You are on page 1of 3

Miranda v. CA, G.R. No.

L-33007
FACTS:
In Special Proceedings of the Cebu court of first instance for the settlement of the intestate estate
of Hilarion Dydongco, deceased, (a Philippine resident who died in China sometime in 1941)
petitioner Vicente Miranda was appointed as administrator.
In 1962, petitioner as such administrator filed Civil Case No. R-7793 in the same Cebu court of
first instance against the private respondents (or their predecessors) for recovery of properties
of the decedent alleged to have been fraudulently and in bad faith and in breach of their
fiduciary trust, concealed, appropriated and converted as their own by respondents.
The suit for recovery had been filed by petitioner-administrator after the principal respondents
pursuant to Rule 88, section 6 had been cited by the intestate court to appear and to be examined
as to documents, papers, properties, funds and other valuables deposited and left in trust with
them by the decedent before his death.
Petitioner-administrator prayed that "judgment be rendered declaring that said business, assets,
income and other property, are in the possession and under the management and control of said
defendants as mere trustees thereof, and sentencing them to turnover and deliver the same to
him, as Administrator of the Intestate Estate of Hilarion Dydongco as well as to render accounts
and to execute the corresponding deeds of conveyance, in addition to paying damages and the
costs.
After a protracted trial, Hon. Jose M. Mendoza (as presiding judge in whose court the intestate
proceedings for settlement of the decedent's estate were likewise pending) rendered a sixty-nine
page decision on July 26, 1965 finding that most of petitioner- administrator's allegations had
been duly proven and sentenced respondents (as defendants) to deliver to petitioneradministrator "all properties found by the court to belong to the estate," "to render full, accurate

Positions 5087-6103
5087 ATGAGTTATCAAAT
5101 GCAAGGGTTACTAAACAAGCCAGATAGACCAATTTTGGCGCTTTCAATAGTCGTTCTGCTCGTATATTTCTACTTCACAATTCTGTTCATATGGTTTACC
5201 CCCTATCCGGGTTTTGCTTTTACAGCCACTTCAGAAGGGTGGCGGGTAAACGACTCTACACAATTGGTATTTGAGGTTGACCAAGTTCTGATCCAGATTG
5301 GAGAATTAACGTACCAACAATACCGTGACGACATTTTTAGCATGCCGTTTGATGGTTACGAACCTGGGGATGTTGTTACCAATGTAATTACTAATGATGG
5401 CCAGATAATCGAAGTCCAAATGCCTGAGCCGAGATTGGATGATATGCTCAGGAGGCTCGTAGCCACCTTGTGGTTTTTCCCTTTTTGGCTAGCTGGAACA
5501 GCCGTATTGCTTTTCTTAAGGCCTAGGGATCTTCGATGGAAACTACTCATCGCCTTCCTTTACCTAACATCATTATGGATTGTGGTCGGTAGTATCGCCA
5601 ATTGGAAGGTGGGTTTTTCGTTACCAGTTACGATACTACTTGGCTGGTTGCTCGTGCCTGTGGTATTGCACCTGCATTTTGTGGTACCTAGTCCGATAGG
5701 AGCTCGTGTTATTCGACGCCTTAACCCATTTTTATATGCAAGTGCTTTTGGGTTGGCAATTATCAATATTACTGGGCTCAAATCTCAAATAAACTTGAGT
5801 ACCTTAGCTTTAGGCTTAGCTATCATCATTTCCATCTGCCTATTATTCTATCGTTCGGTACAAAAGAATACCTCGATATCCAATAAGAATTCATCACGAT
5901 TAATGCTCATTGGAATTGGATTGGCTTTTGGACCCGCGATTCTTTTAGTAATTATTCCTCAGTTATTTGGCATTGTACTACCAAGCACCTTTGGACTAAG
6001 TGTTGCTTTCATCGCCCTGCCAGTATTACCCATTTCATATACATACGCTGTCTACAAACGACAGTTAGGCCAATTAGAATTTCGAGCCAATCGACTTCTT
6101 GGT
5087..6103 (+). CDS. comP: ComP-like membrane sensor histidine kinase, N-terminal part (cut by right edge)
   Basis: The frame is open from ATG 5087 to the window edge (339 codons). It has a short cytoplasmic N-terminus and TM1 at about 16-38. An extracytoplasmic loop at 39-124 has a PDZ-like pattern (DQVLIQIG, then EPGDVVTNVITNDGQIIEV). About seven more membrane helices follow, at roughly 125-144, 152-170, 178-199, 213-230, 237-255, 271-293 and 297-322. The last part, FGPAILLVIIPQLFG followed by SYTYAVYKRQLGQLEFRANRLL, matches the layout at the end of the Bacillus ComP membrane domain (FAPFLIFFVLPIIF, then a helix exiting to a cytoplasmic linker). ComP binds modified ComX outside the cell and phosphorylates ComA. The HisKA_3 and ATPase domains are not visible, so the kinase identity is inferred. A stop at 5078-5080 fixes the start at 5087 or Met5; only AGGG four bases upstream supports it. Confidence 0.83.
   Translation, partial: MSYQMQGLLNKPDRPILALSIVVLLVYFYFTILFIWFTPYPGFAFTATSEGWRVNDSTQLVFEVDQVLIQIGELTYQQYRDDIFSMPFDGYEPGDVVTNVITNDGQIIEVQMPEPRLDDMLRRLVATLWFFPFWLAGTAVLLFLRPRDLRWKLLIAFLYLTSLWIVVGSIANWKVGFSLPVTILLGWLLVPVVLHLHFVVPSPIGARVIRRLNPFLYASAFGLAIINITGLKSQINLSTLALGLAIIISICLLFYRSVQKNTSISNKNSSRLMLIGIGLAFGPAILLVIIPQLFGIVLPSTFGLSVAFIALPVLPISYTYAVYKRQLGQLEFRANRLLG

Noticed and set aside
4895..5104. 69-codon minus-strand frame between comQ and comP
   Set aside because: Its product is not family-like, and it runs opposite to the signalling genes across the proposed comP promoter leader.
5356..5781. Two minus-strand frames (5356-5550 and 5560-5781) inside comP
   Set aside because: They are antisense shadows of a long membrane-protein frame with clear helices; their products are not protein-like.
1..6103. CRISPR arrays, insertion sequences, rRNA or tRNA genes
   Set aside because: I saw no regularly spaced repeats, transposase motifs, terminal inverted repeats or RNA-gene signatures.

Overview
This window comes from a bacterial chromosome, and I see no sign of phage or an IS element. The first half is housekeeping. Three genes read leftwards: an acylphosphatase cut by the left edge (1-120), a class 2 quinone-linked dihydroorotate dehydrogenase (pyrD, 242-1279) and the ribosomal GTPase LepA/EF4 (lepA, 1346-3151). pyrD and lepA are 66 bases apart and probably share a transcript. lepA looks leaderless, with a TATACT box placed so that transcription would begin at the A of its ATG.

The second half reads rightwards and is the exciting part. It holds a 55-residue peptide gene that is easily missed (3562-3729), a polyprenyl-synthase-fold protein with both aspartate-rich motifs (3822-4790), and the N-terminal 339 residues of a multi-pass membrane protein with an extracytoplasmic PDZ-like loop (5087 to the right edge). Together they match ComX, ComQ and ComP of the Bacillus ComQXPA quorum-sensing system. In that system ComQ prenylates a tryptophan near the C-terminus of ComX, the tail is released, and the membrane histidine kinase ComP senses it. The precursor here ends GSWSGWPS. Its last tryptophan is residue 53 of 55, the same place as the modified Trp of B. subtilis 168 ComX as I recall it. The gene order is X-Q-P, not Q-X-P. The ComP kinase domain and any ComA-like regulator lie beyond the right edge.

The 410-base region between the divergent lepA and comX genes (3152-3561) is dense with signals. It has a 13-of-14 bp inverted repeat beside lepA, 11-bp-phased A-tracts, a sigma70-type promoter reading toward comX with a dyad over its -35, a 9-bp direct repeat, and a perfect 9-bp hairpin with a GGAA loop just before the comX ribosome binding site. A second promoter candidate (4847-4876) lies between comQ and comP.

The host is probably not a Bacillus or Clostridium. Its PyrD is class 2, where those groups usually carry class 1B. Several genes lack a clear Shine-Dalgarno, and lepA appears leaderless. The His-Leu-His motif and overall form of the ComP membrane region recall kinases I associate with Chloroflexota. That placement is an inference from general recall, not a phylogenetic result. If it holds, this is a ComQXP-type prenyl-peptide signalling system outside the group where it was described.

and correct accounting of all the fruits and proceeds of (such) properties" during their period of
possession ("from 1935 until the present date") and to pay P60,000 exemplary damages to the two
heiresses found to have been defrauded and P30,000 attorney's fees and costs.
Respondents (as defendants) took steps to perfect their appeal from Judge Mendoza's adverse
decision within the reglementary thirty-day period. After submitting their record on appeal,
however, they filed a motion for reconsideration and new trial which was heard and denied per
Judge Mendoza's order of October 18, 1965, Respondents thereafter sought to revive their record
on appeal and submit additional pages thereof but Judge Mendoza held that their filing of their
motion for reconsideration was an abandonment of their proposed earlier appeal and that his
decision had become final and executory.

Reconsideration having been denied, herein respondents then filed on December 21, 1965 a
petition with this Court for the issuance of writ of certiorari, prohibition and mandamus to annul
Judge Mendoza's orders disallowing their appeal with mandatory injunction to give due course to
their appeal and this Court meanwhile enjoined the enforcement and execution of the challenged
orders. The case was docketed as Dy Chun et al. vs. Mendoza.
This Court therein instead ruled that "(A)lthough declaring that most of the properties involved
in the litigation belong to the estate of Hilarion Dydongco, the decision of respondent Judge,
dated July 30, 1965, moreover, required petitioners herein to render a full, accurate and complete
accounting of all the fruits and proceeds' of said properties. After analyzing previous rulings
thereon, this Court declared, in Fuentebella v. Carrascoso (G.R. No. 48102, May 27, 1942. that a
decision of such nature is interlocutory in character, because it does not dispose of the action in
its entirety and leaves something to be done to complete the relief sought and that, accordingly,
it is not appealable, until after the adjudications necessity the completion of said relief shall have
been made. Indeed, the very counsel for petitioners herein now accepts this view and concede
that petitioners' appeal had been taken prematurely."
Hence, this court therein ordered and adjudged the dismissal of the case.